August 27, 2014 | David F. Coppedge

Beat the Competition with Natural Design

Want to engineer something right the first time and beat the competition?  Find out how life does it.

Better photocells:  The antenna in plants, called Photosystem I, has been the envy of solar engineers.  PhysOrg reports that a “semi-artificial leaf” photosystem designed by chemists and biologists at Ruhr-University Bochum incorporates the PS1 antennas from cyanobacteria.  With engineering tweaks, they got it to perform electron transfers an order of magnitude higher.

Better color vision:  Look to the retina, and build a working tri-color photosensor array if you can.  Rice University took up the challenge, and “created a CMOS-compatible, biomimetic color photodetector that directly responds to red, green and blue light in much the same way the human eye does.”  Biomimicry was “no accident,” the article states:  “The color photodetector resulted from a $6 million research program funded by the Office of Naval Research….”

Better camouflage:  It’s uncanny how octopuses and squid can match their skins to their surroundings almost instantly.  Inspired by that, engineers from America and China demonstrated “a complete set of materials, components, fabrication approaches, integration schemes, bioinspired designs, and coordinated operational modes for adaptive optoelectronic camouflage sheets.”  Their achievement is reported in PNAS, and summarized by Live SciencePhysOrg sees a cool party trick coming with the system.

Better joints:  “Engineering long-lasting joint lubrication by mimicking nature” is a headline on PhysOrg about work at Johns Hopkins to improve prosthetic devices.  “What I like about this concept is that we’re mimicking natural functions that are lost using synthetic materials,” one of the engineers said.

Better bionic liquids:  Turning lignin (the woody substance in plants) from bane to boon, “U.S. Department of Energy’s Joint BioEnergy Institute (JBEI) have developed “bionic liquids” from lignin and hemicellulose,” reports another article on PhysOrg.  This is not so much biomimetics (imitating nature) as finding a new use for the by-products of biofuel production.  What are “bionic liquids”?  The Chief Science and Technology Officer at JBEI explains: “Our concept of bionic liquids opens the door to realizing a closed-loop process for future lignocellulosic biorefineries, and has far-reaching economic impacts for other ionic liquid-based process technologies that currently use ionic liquids synthesized from petroleum sources.”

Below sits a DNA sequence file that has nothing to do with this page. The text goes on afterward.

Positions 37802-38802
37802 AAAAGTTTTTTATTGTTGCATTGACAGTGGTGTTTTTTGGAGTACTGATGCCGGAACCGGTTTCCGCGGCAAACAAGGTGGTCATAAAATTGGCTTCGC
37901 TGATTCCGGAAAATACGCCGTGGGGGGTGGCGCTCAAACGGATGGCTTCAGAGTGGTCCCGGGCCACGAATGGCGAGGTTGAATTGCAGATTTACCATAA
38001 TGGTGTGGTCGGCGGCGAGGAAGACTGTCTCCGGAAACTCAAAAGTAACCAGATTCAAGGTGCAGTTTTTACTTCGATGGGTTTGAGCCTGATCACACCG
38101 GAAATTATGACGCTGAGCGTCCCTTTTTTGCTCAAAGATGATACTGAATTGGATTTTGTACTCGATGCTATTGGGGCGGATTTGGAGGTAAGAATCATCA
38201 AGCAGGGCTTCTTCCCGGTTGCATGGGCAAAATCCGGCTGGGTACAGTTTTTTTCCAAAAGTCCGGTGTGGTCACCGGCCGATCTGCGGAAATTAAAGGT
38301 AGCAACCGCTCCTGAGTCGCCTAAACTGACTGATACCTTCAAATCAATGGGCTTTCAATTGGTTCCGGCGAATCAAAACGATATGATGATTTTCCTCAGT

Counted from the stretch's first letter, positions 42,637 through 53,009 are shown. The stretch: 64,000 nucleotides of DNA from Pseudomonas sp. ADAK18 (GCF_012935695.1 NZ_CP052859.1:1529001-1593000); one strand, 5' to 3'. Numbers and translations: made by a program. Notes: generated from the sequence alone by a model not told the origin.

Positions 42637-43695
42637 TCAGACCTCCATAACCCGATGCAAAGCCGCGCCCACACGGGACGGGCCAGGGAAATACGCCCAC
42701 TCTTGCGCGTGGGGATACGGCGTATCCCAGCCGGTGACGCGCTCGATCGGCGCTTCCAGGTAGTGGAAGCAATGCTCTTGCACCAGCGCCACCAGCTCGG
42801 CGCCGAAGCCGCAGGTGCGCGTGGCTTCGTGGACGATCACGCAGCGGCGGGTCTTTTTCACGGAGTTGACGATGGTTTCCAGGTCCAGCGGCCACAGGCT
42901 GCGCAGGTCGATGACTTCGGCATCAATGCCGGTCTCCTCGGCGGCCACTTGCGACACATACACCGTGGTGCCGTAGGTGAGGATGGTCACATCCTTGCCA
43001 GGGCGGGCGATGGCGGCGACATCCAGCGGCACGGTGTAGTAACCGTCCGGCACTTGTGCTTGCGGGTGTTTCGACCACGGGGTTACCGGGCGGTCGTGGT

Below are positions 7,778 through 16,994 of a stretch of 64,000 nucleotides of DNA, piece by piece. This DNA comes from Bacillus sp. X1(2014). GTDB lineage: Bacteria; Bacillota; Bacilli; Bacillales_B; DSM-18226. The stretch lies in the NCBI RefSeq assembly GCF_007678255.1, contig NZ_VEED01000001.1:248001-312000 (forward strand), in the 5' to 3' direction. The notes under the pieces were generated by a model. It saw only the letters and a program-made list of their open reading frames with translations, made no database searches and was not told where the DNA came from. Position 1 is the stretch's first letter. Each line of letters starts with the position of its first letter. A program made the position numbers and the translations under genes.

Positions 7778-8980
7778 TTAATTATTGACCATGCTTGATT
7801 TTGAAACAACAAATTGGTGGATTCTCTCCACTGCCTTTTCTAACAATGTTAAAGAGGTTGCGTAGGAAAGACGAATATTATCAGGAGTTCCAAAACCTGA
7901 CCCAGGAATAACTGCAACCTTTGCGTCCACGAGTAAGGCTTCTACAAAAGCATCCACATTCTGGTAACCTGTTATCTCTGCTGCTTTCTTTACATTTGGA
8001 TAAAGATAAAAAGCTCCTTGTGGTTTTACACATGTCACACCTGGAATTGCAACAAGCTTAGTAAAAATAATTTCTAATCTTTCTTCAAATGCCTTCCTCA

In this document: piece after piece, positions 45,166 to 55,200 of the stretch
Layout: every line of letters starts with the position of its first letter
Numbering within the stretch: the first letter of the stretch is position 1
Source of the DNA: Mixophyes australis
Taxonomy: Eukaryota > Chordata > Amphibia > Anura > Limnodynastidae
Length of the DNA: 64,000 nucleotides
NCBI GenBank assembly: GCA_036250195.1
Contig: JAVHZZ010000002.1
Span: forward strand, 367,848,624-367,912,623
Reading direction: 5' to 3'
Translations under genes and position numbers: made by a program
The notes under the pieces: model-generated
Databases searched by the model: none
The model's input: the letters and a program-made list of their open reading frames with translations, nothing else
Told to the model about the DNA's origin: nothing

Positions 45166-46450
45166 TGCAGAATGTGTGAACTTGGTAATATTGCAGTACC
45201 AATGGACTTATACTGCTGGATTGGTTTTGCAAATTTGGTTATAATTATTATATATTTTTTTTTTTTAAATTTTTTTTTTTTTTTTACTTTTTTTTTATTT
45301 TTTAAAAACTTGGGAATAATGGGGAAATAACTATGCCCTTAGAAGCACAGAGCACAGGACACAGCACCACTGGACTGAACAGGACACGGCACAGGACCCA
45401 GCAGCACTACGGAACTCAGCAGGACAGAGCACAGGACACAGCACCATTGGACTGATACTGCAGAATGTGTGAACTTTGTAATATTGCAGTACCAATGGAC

Better synthetic proteins:  The Weizmann Institute explains why they’re happy to have created “artificial cells” (at least, synthetic processes for building desirable proteins):

Imitation, they say, is the sincerest form of flattery, but mimicking the intricate networks and dynamic interactions that are inherent to living cells is difficult to achieve outside the cell. Now, as published in Science, Weizmann Institute scientists have created an artificial, network-like cell system that is capable of reproducing the dynamic behavior of protein synthesis. This achievement is not only likely to help gain a deeper understanding of basic biological processes, but it may, in the future, pave the way toward controlling the synthesis of both naturally-occurring and synthetic proteins for a host of uses.

Better formation flight:  Make like a bird, and build planes that can fly better in formation.  The Georgia Tech Research Institute is up to 3 planes flying together, PhysOrg says.  It may take awhile for them to control half a million in tight formations with rapid turns like the starling stars in Flight: The Genius of Birds, but they claim the highest level yet of autonomous multiple-UAV formation flight.  The key to success, explains an embedded video, lies in the sensors and computers controlling the autopilot, and the communication between the drones.  Each plane needs to sense the outside world, with pre-programmed ability to achieve “situational awareness, situational understanding,” followed by the ability to respond.